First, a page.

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Brittany Viola
By Brittany Viola
Brittany Viola
Brittany Viola
Brittany Viola is’s Product Marketing Manager for Logistics & Transportation. She’s previously worked in B2B SaaS, retail, and for a consumer app startup. When she’s not listening to logistic podcasts, you can probably find her running outside.
Aug 9, 2022· 5 min, 11 sec

Improve Maritime Operations With Premium Data Layers

Shipping represents roughly 90% of global trade, making it a highly complex industry with tight schedules and little room for error. We’ve seen major spikes in demand in recent years that will only increase — the global freight trade could grow between 330-380% by 2050.

Yet, extreme weather is making maritime operations and the global supply chain more vulnerable than ever. The March 2021 six-day blockage of the Suez Canal, in which 30% of daily container freight passes through, cost the global economy an estimated $400 million per hour. 

Causing 200+ ships to halt, the Suez Canal catastrophe was due to an unexpected weather event, wind gusts.  Winds picked up between 7 – 11 AM towards the Southern port, grounding the Ever Given, a 20,000 TEU container ship, on the banks of the canal. The costly and unfortunate event could have been avoided with Weather Intelligence and predictive marine weather insights. 

Here at, we’re laser-focused on helping individuals, businesses, and countries to better predict, prepare for, and adapt to the impact of weather – which is why we’re happy to announce further improvements in maritime operations with the development of premium maritime features, to ensure events like the Suez Canal are avoided.  

How Weather Impacts Maritime Operations

There’s already an enormous amount of logistics that go into moving ships from Point A to Point B safely. But that’s only part of the story for any supply chain — whether a ship carries food, medicine, consumer goods, or passengers, port authorities have to plan around weather to keep employees, equipment, and cargo safe.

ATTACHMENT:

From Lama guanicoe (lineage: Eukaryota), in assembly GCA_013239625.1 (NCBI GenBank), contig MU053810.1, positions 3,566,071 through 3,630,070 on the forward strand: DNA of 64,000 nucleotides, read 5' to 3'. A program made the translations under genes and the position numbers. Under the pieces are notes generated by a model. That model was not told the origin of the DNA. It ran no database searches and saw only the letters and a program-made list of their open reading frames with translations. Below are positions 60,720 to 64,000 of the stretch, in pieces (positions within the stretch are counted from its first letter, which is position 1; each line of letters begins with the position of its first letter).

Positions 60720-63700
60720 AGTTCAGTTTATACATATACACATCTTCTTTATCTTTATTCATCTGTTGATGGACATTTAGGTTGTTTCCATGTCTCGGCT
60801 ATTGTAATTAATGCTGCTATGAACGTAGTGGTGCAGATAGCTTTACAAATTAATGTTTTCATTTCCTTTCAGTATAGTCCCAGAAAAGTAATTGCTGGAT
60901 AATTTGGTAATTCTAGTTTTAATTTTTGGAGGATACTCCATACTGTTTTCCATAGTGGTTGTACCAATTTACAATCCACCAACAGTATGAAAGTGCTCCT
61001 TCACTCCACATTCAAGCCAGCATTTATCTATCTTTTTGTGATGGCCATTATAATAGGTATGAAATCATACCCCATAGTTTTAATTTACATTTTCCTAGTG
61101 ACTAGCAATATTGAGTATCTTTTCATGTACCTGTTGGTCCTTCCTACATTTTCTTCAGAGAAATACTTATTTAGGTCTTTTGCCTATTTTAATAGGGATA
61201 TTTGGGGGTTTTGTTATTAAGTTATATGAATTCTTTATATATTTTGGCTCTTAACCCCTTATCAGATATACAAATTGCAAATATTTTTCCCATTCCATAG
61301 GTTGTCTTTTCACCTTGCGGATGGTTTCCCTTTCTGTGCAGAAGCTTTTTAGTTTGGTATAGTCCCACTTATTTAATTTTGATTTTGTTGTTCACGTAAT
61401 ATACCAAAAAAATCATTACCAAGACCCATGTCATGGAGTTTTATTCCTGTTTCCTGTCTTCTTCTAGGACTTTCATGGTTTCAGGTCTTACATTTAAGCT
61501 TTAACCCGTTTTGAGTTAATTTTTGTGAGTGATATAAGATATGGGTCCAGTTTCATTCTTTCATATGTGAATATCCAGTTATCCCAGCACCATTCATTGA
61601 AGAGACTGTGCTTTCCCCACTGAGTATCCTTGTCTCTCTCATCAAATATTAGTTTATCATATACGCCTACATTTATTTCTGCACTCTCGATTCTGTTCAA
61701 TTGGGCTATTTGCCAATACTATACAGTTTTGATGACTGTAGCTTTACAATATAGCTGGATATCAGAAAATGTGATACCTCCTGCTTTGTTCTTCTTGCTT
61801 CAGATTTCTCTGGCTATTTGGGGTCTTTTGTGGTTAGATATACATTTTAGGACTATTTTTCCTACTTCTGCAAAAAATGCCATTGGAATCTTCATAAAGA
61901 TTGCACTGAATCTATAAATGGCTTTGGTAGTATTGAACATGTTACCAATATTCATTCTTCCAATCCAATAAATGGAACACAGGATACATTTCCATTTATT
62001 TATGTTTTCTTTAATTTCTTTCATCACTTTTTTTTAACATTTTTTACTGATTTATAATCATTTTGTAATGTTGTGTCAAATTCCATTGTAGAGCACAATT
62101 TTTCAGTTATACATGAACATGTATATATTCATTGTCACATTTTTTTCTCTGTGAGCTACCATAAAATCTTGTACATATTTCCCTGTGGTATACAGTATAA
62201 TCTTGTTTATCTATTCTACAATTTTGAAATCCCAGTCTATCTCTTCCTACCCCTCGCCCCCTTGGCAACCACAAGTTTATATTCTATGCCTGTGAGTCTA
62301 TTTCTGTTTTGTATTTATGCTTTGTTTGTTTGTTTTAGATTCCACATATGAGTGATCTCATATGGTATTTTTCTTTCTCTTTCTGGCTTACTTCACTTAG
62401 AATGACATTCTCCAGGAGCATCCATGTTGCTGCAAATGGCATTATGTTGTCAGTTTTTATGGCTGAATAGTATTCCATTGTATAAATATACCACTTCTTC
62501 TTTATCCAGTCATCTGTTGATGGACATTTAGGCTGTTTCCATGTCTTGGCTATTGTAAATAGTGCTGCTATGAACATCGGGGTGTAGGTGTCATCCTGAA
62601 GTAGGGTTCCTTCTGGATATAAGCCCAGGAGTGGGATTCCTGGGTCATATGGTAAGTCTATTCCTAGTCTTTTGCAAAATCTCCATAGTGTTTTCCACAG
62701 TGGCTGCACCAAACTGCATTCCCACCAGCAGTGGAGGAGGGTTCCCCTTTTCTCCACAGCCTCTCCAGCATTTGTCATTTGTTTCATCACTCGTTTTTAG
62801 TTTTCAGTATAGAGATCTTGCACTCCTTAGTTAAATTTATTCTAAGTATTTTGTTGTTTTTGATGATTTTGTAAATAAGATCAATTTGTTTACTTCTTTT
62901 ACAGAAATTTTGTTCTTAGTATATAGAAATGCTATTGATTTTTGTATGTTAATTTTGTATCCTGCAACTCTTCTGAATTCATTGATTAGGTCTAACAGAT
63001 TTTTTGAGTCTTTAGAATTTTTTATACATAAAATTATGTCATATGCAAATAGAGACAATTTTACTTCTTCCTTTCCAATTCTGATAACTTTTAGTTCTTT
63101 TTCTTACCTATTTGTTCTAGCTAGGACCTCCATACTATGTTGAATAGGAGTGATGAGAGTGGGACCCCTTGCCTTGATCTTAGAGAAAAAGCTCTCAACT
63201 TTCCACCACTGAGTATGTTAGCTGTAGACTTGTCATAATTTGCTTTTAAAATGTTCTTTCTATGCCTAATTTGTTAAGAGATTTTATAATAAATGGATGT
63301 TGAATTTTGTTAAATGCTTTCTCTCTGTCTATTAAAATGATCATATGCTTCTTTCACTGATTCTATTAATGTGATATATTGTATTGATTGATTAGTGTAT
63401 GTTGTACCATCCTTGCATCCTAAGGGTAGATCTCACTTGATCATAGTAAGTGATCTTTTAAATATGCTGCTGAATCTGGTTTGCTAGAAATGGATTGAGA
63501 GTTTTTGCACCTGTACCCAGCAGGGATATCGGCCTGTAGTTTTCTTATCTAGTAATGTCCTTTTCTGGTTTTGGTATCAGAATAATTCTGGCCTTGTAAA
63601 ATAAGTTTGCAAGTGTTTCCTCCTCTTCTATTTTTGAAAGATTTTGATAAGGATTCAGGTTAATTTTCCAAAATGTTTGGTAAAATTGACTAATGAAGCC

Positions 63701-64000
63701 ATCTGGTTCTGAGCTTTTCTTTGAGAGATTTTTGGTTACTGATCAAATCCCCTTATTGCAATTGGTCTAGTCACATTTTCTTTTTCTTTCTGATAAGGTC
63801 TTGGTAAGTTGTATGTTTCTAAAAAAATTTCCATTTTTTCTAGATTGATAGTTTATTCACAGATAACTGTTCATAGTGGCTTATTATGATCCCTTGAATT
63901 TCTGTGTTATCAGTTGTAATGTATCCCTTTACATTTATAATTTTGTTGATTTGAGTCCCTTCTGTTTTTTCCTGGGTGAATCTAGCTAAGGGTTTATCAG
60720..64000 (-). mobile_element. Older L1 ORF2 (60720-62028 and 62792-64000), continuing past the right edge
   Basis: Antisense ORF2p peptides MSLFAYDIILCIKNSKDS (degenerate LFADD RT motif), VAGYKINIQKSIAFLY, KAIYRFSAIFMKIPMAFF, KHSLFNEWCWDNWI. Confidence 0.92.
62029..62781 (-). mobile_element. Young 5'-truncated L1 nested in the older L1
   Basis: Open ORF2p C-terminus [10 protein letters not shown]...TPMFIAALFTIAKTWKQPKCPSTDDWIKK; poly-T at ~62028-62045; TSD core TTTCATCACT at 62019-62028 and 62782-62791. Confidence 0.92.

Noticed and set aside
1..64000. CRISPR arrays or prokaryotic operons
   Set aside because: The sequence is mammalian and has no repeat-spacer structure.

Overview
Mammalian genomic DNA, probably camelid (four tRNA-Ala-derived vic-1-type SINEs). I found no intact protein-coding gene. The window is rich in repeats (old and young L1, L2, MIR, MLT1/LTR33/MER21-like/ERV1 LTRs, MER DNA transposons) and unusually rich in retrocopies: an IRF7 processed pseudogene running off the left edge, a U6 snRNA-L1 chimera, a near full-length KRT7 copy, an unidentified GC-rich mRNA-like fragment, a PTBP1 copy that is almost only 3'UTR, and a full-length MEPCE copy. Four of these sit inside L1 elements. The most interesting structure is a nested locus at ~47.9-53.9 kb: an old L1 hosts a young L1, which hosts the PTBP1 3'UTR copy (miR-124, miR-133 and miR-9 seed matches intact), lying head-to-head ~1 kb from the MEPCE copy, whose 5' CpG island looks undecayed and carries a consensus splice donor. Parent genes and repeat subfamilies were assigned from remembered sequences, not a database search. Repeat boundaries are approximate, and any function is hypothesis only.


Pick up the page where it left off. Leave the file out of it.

Not only do weather events impact day-to-day operations — adjusting employee shift times, closing ports, or delaying shipments — it also impacts the bottom line. According to the Office for Coast Management, 2021 saw 20 separate billion-dollar weather and climate disasters.  The total cost for these events was $145 billion, marking 2021 the third most costly year on record. 

But it’s not just bad weather that you’re contending with for maritime and port operations. It’s the everyday weather occurrences that slow things down, add downtime, or make it risky for partners, employees, and customers alike. 

  • High Winds. Wind speed and wind direction impact safety and downtime, since crane operations need to be suspended with winds above 30mph. Plus, high winds can put sensitive and expensive equipment at risk.
  • High Waves. Wave height can make ship-to-shore transfers tricky, and cause problems for your pilots and tug operations.
  • Precipitation. Whether it’s snow or rain, the type and quantity impacts visibility and safety, creating potentially hazardous conditions.
  • Visibility. Fog in certain parts of the world make it challenging to operate cranes, trucks, and other vehicles, and add risk for your crew.
  • Temperature. Extreme temperatures — or changes in temperature — can spoil or damage cargo, especially during heat.

The Added Value of Premium Maritime Features: